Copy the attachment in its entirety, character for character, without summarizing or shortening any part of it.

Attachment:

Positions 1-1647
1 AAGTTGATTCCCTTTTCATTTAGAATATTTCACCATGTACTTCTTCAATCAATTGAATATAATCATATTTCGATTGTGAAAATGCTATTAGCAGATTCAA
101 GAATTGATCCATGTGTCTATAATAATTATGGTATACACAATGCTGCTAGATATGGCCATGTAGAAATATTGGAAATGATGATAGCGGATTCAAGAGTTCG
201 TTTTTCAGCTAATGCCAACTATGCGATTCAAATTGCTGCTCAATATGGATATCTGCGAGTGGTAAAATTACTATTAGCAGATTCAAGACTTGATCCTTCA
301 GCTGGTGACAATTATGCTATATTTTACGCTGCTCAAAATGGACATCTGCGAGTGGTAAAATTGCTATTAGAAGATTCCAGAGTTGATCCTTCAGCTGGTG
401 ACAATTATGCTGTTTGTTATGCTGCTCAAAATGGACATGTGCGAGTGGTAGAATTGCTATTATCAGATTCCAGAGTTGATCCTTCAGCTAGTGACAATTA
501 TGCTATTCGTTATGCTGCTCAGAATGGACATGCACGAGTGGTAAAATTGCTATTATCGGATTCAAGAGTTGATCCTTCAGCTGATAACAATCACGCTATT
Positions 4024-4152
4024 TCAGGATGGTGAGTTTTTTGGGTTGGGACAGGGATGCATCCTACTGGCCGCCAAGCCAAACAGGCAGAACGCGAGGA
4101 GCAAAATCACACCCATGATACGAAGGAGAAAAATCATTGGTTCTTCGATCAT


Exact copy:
Positions 1-1647
1 AAGTTGATTCCCTTTTCATTTAGAATATTTCACCATGTACTTCTTCAATCAATTGAATATAATCATATTTCGATTGTGAAAATGCTATTAGCAGATTCAA
101 GAATTGATCCATGTGTCTATAATAATTATGGTATACACAATGCTGCTAGATATGGCCATGTAGAAATATTGGAAATGATGATAGCGGATTCAAGAGTTCG
201 TTTTTCAGCTAATGCCAACTATGCGATTCAAATTGCTGCTCAATATGGATATCTGCGAGTGGTAAAATTACTATTAGCAGATTCAAGACTTGATCCTTCA
301 GCTGGTGACAATTATGCTATATTTTACGCTGCTCAAAATGGACATCTGCGAGTGGTAAAATTGCTATTAGAAGATTCCAGAGTTGATCCTTCAGCTGGTG
401 ACAATTATGCTGTTTGTTATGCTGCTCAAAATGGACATGTGCGAGTGGTAGAATTGCTATTATCAGATTCCAGAGTTGATCCTTCAGCTAGTGACAATTA
501 TGCTATTCGTTATGCTGCTCAGAATGGACATGCACGAGTGGTAAAATTGCTATTATCGGATTCAAGAGTTGATCCTTCAGCTGATAACAATCACGCTATT
Positions 4024-4152
4024 TCAGGATGGTGAGTTTTTTGGGTTGGGACAGGGATGCATCCTACTGGCCGCCAAGCCAAACAGGCAGAACGCGAGGA
4101 GCAAAATCACACCCATGATACGAAGGAGAAAAATCATTGGTTCTTCGATCAT